Western New York hospitals, among the state's most financially ailing, are facing further cutbacks in patient care if Albany does not come up with new ways to help them treat uninsured patients, a coalition of health-care groups says.
The coalition, in a news conference scheduled for today in Buffalo, is calling on Gov. Pataki and lawmakers to quickly resolve what is to become of a highly complex state law set to expire Dec. 31 that determines how hospitals and other health facilities are reimbursed by insurers for the care they deliver.
Besides affecting hospital bottom lines, the debate will have an impact on how much tens of thousands of businesses, and their employees, pay for health insurance.
For patients, the issue will, in the end, affect them most, whether it's how long they will stay in the hospital for certain procedures or how far they will have to travel for their specialized care.
"We are in a very challenged position right now and we need the State Legislature to come forward and deal responsibly with this important piece of legislation and not leave us hanging," said Carrie Frank, executive vice president of Kaleida Health, the region's biggest health-care system that runs Buffalo General, Millard Fillmore and other hospitals.
The nearly 36 hospitals in the eight-county region, according to their own figures, ran a combined total shortfall of $85.6 million last year, and the situation is looking even bleaker in the future as another round of major federal Medicare cutbacks kicks in this week.
Kaleida, for instance, expects to lose in excess of $6 million this year and is preparing to cut expenses by about 10 percent to make up for the loss -- which could be felt by some of its 12,000 employees. Officials say hospitals in the region are under particular pressure compared to other areas because of generally lower insurance premiums, which means lower payments for hospitals, and a greater percentage of patients in Medicaid managed-care programs.
The law, known as the Health Care Reform Act, was enacted in 1996 and dramatically changed the way in which hospitals are paid for their services from a regulated system to more open competition that allows insurers to negotiate what they would pay for hospital care.
The law also set aside a pool, financed indirectly by insurance premiums, to pay for the care hospitals give to poor and uninsured people. Another pool helps hospitals pay for programs for training future doctors.
But businesses, concerned about rising insurance premiums on the plans they fund for employees, have launched a lobbying battle in Albany to reduce the amount, in particular, given to train medical students.
They argue that thousands of these students are trained in New York, with the financial aid of the state and private industry, and then leave the state when their education is complete.
Hospital officials, however, say such funding for medical education is critical, and maybe even more so in Western New York. "If Western New York is to have an economic resurgence, a big part of that has got to be and will be in the health-care industries," said William Pike, president of the Western New York Healthcare Association, a trade group of hospitals.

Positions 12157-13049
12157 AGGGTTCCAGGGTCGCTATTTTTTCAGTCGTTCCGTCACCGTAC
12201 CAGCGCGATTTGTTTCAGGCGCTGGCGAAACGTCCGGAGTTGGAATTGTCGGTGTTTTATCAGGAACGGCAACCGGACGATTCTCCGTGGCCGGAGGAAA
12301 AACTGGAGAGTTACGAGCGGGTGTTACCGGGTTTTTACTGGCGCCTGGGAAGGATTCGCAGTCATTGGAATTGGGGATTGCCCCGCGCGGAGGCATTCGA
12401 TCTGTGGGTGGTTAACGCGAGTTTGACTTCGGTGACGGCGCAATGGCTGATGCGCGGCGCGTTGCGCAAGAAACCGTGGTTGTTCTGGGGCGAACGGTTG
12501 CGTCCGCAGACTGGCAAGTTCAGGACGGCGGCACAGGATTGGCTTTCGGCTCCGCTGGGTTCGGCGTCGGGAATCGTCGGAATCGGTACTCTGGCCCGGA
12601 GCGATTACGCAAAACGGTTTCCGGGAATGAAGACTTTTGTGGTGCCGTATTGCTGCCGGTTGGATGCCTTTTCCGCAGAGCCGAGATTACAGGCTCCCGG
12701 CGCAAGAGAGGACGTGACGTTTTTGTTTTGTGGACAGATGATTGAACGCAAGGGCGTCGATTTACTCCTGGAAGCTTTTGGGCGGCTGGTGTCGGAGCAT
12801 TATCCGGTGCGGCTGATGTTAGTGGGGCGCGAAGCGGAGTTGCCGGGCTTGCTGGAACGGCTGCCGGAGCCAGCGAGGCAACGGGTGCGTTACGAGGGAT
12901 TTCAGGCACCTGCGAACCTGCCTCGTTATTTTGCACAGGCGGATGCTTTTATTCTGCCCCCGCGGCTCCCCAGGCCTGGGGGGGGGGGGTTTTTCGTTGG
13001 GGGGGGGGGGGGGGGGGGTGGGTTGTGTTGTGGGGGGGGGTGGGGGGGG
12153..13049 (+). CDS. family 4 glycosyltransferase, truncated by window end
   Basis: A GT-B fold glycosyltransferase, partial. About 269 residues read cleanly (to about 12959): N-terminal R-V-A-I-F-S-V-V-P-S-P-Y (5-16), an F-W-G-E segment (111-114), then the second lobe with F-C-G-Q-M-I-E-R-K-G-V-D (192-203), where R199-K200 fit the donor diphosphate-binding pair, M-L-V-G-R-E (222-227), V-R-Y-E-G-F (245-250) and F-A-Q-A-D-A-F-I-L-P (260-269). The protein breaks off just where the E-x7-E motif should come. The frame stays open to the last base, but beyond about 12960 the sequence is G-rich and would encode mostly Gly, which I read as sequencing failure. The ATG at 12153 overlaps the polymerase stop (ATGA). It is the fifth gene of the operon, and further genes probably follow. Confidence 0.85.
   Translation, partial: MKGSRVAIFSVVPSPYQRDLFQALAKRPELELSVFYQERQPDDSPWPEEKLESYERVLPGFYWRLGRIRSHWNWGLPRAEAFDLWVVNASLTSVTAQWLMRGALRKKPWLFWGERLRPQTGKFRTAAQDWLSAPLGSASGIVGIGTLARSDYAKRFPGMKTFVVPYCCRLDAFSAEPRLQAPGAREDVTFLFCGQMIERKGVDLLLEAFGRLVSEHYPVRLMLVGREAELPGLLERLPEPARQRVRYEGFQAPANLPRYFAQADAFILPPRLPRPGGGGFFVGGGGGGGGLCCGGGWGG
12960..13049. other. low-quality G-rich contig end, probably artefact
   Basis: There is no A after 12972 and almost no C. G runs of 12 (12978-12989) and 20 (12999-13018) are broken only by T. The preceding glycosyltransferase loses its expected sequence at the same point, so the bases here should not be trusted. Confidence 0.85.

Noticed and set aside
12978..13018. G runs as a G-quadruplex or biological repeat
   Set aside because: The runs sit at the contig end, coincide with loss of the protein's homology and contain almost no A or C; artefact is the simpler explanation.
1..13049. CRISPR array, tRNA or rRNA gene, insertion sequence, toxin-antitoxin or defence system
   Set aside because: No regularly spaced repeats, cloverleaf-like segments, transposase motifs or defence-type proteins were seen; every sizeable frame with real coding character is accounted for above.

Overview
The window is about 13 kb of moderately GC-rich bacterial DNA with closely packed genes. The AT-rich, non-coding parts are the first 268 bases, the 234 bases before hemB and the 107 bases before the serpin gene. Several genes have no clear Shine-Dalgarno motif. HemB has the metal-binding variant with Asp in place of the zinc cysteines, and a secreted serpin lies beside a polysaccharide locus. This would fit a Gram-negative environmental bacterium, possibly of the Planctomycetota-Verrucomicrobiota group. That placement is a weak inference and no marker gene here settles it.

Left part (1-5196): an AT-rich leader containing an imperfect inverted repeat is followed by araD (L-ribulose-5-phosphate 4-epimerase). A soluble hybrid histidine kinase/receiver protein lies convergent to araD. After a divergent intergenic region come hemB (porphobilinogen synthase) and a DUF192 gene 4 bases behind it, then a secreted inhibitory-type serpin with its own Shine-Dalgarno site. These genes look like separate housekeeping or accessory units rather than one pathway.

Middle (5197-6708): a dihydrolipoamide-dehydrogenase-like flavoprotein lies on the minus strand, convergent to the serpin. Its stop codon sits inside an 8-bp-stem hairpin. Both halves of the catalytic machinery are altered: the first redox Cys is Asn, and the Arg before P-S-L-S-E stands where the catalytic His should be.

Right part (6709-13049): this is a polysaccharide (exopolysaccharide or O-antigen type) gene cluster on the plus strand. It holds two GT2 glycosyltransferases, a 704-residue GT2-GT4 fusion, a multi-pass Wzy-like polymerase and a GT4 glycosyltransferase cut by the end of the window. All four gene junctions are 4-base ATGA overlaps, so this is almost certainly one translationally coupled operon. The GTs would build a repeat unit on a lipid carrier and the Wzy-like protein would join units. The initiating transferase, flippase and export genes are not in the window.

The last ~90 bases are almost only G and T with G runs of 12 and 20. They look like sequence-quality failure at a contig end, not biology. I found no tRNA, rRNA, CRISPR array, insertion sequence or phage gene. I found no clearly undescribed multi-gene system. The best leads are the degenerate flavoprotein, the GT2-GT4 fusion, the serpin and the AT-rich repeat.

That won't happen, Pike said, unless the state encourages local hospitals to train future doctors, which helps bring in research dollars, which, in turn, can spur new medical business company openings.
Also to be debated is whether to change the formula for how hospitals are paid for treating uninsured and bad debt cases. Currently, insurers pay about 8.2 percent of what they spend on hospital costs into a pool that pays hospitals for treating poor and uninsured patients.
Hospitals, however, say the formula has unfairly created a loophole for insurers to steer patients away from hospital treatments, particularly outpatient services. Businesses, in the meantime, say the 8.2 percent figure is too high.
A major trump card in the negotiations will be the dollars flowing Albany's way from last year's tobacco industry settlement. Over 25 years, $25 billion will be coming to the state and local governments, and a feeding frenzy is already under way over how to spend the dollars.
Health groups, not surprisingly, want a big chunk targeted for health care for the uninsured, which, in turn, would help hospital bottom lines.
"We're urging that those dollars not be used in building roads and bridges, but to invest in health care," Pike said.
Depending on how much Pataki and legislative leaders direct from the tobacco award to health care will determine how nasty the fight over the expiring health law will be this fall.
What has hospitals particularly anxious is Albany's lack of movement on the issue. If talks are going on in Albany, they are being done so in secret and without the direct participation of Pataki and the legislative leaders.
The Legislature isn't due back until December to take up the matter, a time frame that has hospitals increasingly nervous if they are to cope with any major changes in the system come Dec. 31.
And nowadays, after this year's bruising legislative session, there is talk that the whole issue will simply be punted until next year by, as Albany routinely manages to do, simply extending the current law.
That has some hospital officials worried, particularly as federal budget cutbacks are reducing Medicare payments. "There are some major things that need attention now," Frank said.